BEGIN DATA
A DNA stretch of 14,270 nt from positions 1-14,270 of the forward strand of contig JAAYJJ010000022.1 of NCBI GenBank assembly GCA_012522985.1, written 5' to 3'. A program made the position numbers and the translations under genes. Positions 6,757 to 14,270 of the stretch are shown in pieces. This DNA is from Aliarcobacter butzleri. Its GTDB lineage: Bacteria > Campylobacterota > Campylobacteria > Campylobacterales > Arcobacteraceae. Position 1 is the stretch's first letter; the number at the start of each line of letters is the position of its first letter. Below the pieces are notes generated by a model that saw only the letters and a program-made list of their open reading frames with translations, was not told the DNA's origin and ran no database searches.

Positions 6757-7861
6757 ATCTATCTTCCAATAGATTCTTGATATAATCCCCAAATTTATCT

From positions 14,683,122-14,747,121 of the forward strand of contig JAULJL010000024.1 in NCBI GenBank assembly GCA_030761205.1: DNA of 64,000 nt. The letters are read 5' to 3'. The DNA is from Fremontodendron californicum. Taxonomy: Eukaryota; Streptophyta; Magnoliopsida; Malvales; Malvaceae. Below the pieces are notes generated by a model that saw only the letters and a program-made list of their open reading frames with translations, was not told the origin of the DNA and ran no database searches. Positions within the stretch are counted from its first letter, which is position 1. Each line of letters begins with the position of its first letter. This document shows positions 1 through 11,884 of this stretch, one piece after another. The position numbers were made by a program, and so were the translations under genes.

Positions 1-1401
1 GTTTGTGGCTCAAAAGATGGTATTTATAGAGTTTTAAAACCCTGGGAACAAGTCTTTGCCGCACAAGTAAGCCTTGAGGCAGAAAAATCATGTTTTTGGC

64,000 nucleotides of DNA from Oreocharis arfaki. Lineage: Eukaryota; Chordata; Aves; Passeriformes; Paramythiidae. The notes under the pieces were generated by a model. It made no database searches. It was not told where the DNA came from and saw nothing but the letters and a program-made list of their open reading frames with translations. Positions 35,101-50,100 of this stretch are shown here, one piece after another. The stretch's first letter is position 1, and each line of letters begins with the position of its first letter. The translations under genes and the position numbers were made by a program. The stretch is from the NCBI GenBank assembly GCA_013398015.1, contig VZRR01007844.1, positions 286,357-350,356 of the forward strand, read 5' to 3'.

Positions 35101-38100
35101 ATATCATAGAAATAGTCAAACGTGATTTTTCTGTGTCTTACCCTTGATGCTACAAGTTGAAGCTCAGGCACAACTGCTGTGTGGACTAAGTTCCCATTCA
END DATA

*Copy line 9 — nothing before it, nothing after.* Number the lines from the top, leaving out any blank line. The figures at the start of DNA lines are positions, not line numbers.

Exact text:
35101 ATATCATAGAAATAGTCAAACGTGATTTTTCTGTGTCTTACCCTTGATGCTACAAGTTGAAGCTCAGGCACAACTGCTGTGTGGACTAAGTTCCCATTCA